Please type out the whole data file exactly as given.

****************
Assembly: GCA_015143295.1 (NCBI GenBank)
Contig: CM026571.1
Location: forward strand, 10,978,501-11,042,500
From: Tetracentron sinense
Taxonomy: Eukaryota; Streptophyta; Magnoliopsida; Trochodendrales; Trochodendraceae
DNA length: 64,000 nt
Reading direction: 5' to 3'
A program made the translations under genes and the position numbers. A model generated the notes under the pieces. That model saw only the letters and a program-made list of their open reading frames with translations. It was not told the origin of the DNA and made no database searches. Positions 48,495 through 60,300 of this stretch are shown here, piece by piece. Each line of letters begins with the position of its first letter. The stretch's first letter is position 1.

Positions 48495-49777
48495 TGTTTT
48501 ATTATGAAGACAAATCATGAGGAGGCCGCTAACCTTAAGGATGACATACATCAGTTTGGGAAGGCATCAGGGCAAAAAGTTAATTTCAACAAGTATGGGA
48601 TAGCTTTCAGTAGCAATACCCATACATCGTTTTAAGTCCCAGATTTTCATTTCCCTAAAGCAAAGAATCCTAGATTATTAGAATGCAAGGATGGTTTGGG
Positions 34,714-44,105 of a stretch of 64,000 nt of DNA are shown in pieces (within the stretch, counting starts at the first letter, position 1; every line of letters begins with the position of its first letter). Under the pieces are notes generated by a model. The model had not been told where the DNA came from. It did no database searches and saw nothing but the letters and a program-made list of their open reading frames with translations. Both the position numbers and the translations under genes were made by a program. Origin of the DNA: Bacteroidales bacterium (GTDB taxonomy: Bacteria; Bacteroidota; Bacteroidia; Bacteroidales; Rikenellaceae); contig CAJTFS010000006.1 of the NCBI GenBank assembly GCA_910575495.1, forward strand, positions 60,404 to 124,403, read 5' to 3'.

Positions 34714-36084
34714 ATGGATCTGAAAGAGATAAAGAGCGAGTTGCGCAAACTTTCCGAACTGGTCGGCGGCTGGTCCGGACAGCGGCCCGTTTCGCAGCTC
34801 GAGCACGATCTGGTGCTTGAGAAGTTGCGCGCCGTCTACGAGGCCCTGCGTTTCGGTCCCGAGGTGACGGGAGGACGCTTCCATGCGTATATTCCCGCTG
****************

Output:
Assembly: GCA_015143295.1 (NCBI GenBank)
Contig: CM026571.1
Location: forward strand, 10,978,501-11,042,500
From: Tetracentron sinense
Taxonomy: Eukaryota; Streptophyta; Magnoliopsida; Trochodendrales; Trochodendraceae
DNA length: 64,000 nt
Reading direction: 5' to 3'
A program made the translations under genes and the position numbers. A model generated the notes under the pieces. That model saw only the letters and a program-made list of their open reading frames with translations. It was not told the origin of the DNA and made no database searches. Positions 48,495 through 60,300 of this stretch are shown here, piece by piece. Each line of letters begins with the position of its first letter. The stretch's first letter is position 1.

Positions 48495-49777
48495 TGTTTT
48501 ATTATGAAGACAAATCATGAGGAGGCCGCTAACCTTAAGGATGACATACATCAGTTTGGGAAGGCATCAGGGCAAAAAGTTAATTTCAACAAGTATGGGA
48601 TAGCTTTCAGTAGCAATACCCATACATCGTTTTAAGTCCCAGATTTTCATTTCCCTAAAGCAAAGAATCCTAGATTATTAGAATGCAAGGATGGTTTGGG
Positions 34,714-44,105 of a stretch of 64,000 nt of DNA are shown in pieces (within the stretch, counting starts at the first letter, position 1; every line of letters begins with the position of its first letter). Under the pieces are notes generated by a model. The model had not been told where the DNA came from. It did no database searches and saw nothing but the letters and a program-made list of their open reading frames with translations. Both the position numbers and the translations under genes were made by a program. Origin of the DNA: Bacteroidales bacterium (GTDB taxonomy: Bacteria; Bacteroidota; Bacteroidia; Bacteroidales; Rikenellaceae); contig CAJTFS010000006.1 of the NCBI GenBank assembly GCA_910575495.1, forward strand, positions 60,404 to 124,403, read 5' to 3'.

Positions 34714-36084
34714 ATGGATCTGAAAGAGATAAAGAGCGAGTTGCGCAAACTTTCCGAACTGGTCGGCGGCTGGTCCGGACAGCGGCCCGTTTCGCAGCTC
34801 GAGCACGATCTGGTGCTTGAGAAGTTGCGCGCCGTCTACGAGGCCCTGCGTTTCGGTCCCGAGGTGACGGGAGGACGCTTCCATGCGTATATTCCCGCTG